That’s key because one of the main differences between the Mate 20 X and the Mate 20 X 5G is the latter’s slightly smaller battery. In the 4G version the battery is rated at a colossal 5,000 mAh, but the mission to insert a 5G chip has forced that down to 4,200 mAh. It’s also got a slightly upgraded (to 40W) SuperCharge, which means a 20 minute top-up of the battery keeps it going for a day or so.  

Huawei Mate 20 X 5G review

(Image credit: Jamie Carter/Digital Camera World)

Aesthetically, the Mate 20 X 5G comes in one color; green, whereas the Mate 20 X is available in blue or silver. However, it’s still got the ridged ‘hyper optical’ covering that makes a whizzy kind of sound when you run a fingernail along it. It’s there for the grip, and in the hand that proved important. This is a heavy phone, and without the extra purchase that covering lends the mighty-sized Mate 20 X 5G, it could be kinda unwieldy.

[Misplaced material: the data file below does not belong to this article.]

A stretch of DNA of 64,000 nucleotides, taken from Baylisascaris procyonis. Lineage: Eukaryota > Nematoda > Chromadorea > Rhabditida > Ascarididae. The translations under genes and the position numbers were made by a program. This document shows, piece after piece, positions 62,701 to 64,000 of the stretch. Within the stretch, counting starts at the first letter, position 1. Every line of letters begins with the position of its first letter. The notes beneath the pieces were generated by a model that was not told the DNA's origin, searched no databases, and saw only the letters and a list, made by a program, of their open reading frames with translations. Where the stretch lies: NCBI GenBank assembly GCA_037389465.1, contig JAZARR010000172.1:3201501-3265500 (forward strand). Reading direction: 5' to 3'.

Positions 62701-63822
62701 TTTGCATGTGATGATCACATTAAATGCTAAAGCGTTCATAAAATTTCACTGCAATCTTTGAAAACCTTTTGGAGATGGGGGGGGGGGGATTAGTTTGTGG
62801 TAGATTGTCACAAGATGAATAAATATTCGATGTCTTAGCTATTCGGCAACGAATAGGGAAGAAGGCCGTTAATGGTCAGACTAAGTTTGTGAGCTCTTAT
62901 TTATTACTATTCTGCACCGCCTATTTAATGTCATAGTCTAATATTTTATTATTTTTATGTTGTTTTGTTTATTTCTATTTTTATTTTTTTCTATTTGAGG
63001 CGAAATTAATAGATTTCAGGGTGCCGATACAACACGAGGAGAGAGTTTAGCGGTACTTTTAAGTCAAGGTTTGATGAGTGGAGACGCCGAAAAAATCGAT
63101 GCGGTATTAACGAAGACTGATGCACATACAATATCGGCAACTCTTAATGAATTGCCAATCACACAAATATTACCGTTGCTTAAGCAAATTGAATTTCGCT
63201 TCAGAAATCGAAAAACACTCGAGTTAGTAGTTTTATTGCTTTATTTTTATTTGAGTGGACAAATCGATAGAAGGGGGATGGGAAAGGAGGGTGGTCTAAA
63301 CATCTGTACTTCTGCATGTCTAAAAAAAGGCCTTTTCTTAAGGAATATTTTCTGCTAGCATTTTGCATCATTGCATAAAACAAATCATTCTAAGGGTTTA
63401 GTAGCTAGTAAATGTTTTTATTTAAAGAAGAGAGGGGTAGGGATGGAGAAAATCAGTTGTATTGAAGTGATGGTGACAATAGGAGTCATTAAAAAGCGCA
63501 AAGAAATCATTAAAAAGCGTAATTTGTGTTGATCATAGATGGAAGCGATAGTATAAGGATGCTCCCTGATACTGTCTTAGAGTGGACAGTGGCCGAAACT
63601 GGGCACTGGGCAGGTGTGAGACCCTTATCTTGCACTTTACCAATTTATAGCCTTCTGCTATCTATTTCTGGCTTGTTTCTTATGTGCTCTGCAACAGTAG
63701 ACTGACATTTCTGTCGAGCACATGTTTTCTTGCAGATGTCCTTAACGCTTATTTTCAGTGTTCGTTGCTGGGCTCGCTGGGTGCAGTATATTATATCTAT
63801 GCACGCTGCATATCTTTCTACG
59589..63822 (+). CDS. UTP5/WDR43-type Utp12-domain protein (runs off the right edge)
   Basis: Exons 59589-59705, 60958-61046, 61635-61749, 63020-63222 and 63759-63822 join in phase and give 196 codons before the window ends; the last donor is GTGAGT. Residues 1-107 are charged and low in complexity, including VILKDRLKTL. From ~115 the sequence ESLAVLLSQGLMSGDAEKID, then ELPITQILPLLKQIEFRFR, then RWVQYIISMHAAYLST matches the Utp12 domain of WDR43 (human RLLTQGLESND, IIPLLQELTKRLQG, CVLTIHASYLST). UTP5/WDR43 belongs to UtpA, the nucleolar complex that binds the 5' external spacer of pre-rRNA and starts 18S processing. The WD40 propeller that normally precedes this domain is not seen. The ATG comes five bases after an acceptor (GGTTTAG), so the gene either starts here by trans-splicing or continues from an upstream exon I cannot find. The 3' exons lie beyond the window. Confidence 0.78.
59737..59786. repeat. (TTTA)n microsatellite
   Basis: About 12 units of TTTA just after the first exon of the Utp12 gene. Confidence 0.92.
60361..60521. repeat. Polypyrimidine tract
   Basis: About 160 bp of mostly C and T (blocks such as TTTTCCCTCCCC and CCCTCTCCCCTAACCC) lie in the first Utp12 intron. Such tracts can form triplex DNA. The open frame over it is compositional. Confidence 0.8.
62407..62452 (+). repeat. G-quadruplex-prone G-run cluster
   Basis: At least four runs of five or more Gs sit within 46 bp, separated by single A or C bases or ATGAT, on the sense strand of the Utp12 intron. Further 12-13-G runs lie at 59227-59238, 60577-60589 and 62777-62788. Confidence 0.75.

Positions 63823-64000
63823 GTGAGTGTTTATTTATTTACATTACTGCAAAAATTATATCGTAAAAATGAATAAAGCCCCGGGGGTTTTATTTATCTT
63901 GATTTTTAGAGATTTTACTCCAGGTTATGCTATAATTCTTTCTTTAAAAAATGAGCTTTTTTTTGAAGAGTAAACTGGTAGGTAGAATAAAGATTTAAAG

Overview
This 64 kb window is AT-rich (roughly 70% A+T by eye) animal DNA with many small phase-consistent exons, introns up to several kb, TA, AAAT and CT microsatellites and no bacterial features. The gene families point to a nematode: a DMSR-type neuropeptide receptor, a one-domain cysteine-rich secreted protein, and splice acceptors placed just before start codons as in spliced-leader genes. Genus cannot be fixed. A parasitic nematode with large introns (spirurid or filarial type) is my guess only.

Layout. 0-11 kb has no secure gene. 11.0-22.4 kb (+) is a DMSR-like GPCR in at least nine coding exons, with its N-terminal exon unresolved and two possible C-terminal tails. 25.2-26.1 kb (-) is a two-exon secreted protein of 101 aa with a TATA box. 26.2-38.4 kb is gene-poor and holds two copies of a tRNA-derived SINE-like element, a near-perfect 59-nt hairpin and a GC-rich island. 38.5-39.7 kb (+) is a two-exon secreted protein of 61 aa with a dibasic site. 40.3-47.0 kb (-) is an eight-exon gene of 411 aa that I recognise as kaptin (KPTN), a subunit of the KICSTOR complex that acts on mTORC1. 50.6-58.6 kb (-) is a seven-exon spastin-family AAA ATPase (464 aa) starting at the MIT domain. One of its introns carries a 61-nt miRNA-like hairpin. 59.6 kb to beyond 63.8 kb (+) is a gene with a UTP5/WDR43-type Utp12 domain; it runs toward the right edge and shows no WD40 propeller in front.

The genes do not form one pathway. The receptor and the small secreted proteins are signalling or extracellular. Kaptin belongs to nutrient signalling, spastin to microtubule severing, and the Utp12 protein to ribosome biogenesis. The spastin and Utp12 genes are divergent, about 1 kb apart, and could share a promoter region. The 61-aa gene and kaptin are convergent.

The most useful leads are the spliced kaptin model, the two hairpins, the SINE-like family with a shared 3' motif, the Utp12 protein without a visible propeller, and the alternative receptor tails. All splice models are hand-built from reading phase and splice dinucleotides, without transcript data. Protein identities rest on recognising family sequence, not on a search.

Another difference between the Mate 20 X and the Mate 20 X 5G is the lack of a headphones jack. Yup, it’s missing. It seems that 5G chipset has taken its toll on some of the niceties of Huawei phones, though that analogue port’s days have long been numbered. Instead, audio comes via USB-C, which will be annoying to some, though it does allow 384 kbps audio. Happily, there’s a 3.5 mm-to-USB-C adaptor in the box). 

(Image credit: Jamie Carter/Digital Camera World)

The audio system on the Mate 20 X is called Stereo Plus; instead of one big speaker on each side of the 4G version, this 5G model has one speaker on the bottom and, when the phone is turned into landscape mode, that activates the earpiece speaker to help create a stereo effect.